However hostile a mastectomy may sound, it is a curative modality that provides the doctor with confidence of complete removal of the tumor. If a radical or modified radical mastectomy has to be performed, it can be accompanied with breast reconstruction surgery, to provide symmetry to the breasts or to "approximate to the natural appearance" (Stanford Medicine: Cancer Institute), incase of removal of broth breasts. This can be done immediately, along with the mastectomy (immediate reconstruction) or it can be delayed (delayed reconstruction) to a different surgery. The reconstruction can be carried out using implants or through an autologous tissue. Incase of an implant, silicone expanders are used which act as envelopes. These are filled with saline solution and placed between the skin and chest wall, allowing the soft tissues of the breast to grow. Once the required growth is achieved, the implants are removed. The other method of breast reconstruction utilizes the transverse rectus muscle, present in the patient's own abdomen, and is placed in the mastectomy wound. (Stanford Medicine: Cancer Institute)

Chemotherapy is the next best option. It can be given before a surgery to conserve as much of the breast as possible, or after the surgery incase of aggressive tumors. Chemotherapy is the name given to anti-cancer drug therapy used to kill rapidly dividing cells. Naturally, other rapidly dividing cells, such as those present in the gastrointestinal tract and the skin are also affected, leading to unwanted side effects. The side effects may be different for each drug and each individual. These effects can be mild, moderate or severe, depending on the choice of drug combination, its dose and duration of therapy. (Harvey and Champe)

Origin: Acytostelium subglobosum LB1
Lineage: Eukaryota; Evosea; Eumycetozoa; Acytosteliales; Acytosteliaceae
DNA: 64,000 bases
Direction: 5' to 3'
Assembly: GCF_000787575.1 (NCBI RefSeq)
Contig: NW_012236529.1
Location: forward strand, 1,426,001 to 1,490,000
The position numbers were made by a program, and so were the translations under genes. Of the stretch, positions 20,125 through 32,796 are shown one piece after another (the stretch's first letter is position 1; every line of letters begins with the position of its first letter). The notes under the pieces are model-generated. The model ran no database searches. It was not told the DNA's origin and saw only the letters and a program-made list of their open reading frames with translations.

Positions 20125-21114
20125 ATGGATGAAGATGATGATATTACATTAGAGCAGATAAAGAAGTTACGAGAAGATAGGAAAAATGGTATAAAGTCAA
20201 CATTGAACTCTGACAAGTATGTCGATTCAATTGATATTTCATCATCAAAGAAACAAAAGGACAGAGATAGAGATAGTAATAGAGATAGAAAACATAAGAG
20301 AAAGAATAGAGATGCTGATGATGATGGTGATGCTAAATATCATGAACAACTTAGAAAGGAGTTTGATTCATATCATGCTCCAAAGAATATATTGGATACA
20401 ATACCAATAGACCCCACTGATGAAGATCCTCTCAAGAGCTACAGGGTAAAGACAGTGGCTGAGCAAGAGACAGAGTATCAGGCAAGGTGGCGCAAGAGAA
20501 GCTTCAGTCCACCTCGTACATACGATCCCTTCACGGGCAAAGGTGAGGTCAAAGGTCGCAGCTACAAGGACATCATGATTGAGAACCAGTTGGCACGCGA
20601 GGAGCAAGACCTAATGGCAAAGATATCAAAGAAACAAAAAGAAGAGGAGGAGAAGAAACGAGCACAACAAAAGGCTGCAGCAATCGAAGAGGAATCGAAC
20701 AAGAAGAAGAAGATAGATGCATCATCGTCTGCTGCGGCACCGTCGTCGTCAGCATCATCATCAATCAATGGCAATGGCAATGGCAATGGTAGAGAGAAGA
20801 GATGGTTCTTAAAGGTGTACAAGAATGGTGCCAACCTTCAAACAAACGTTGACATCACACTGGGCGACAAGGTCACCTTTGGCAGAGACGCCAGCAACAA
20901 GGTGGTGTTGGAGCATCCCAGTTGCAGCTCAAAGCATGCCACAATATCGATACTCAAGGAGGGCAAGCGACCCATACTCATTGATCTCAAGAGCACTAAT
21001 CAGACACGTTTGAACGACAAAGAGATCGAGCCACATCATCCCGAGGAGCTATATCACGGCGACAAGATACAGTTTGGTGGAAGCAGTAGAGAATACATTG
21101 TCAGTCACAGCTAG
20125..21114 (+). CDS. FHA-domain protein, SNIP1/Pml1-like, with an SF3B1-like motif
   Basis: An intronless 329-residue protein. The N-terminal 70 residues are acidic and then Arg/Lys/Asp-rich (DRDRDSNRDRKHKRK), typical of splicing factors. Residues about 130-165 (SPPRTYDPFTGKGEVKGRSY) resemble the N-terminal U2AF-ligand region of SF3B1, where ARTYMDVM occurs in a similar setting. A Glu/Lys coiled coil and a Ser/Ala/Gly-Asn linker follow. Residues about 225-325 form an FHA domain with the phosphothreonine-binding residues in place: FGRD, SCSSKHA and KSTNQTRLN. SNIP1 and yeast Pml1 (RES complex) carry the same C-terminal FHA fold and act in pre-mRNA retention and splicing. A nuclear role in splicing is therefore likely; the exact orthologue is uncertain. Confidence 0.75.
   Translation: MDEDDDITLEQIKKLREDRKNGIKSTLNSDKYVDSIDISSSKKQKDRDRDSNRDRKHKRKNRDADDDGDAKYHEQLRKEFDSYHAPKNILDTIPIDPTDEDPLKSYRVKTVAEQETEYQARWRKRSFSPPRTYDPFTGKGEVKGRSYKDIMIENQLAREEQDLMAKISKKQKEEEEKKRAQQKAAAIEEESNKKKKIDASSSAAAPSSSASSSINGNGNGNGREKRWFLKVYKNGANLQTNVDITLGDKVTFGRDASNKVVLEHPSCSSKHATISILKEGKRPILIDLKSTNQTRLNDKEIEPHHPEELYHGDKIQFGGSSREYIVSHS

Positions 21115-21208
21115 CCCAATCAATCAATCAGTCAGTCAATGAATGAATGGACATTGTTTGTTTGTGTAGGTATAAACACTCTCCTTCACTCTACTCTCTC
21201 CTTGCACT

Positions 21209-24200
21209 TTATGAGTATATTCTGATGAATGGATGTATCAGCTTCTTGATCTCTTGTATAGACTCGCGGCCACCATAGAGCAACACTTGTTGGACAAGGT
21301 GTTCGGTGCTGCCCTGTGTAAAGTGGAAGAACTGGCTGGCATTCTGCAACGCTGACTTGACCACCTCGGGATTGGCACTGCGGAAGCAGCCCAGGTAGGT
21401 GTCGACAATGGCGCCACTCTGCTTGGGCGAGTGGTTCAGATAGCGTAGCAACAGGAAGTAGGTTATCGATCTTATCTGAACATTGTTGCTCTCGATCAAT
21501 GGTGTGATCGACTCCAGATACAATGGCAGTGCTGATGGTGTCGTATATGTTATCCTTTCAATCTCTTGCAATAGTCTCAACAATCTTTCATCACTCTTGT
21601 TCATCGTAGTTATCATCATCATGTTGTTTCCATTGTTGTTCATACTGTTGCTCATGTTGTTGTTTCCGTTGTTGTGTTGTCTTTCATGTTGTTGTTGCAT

There are a number of different drug combinations used for breast cancer: Adriamycin and Cytoxan, Adriamycin and Taxotere; Cytoxan, methotrexate, and fluorouracil; fluorouracil, Adriamycin, and Cytoxan used in different dose and frequency. Type of cancer, menopause and other co morbid conditions determine the type of chemotherapy used. (Harvey and Champe)

Another option is radiation therapy. The conventional form of radiation treatment is the external beam therapy, which requires three to six weeks. The radiation is targeted directly at the cancer cells, with or without the axillary lymph nodes. There have been advancements in this form of therapy and is available at Stanford. This includes intraoperative radiation therapy (IORT) and 3 D. conformal APBI. The advantage of this is that only a single dose is required which is accompanied with tumor surgery. In IORT, radiation is delivered through an incision during surgery, targeting the breast tissue alone. The 3D conformal APBI further spares radiation to only part of the breast tissue, rather than the whole breast, from where the tumor had been removed. (Stanford Medicine: Cancer Institute)

Radiofrequency ablation is a method that uses electrical current to kill cancer cells. This is very commonly used for liver cancers and is now being studied for the treatment of breast cancer. At Anderson Cancer Center, plans are underway to begin a clinical trial to see the efficacy of ablating breast cancer tumors along with radiation, without surgery. (Sabel)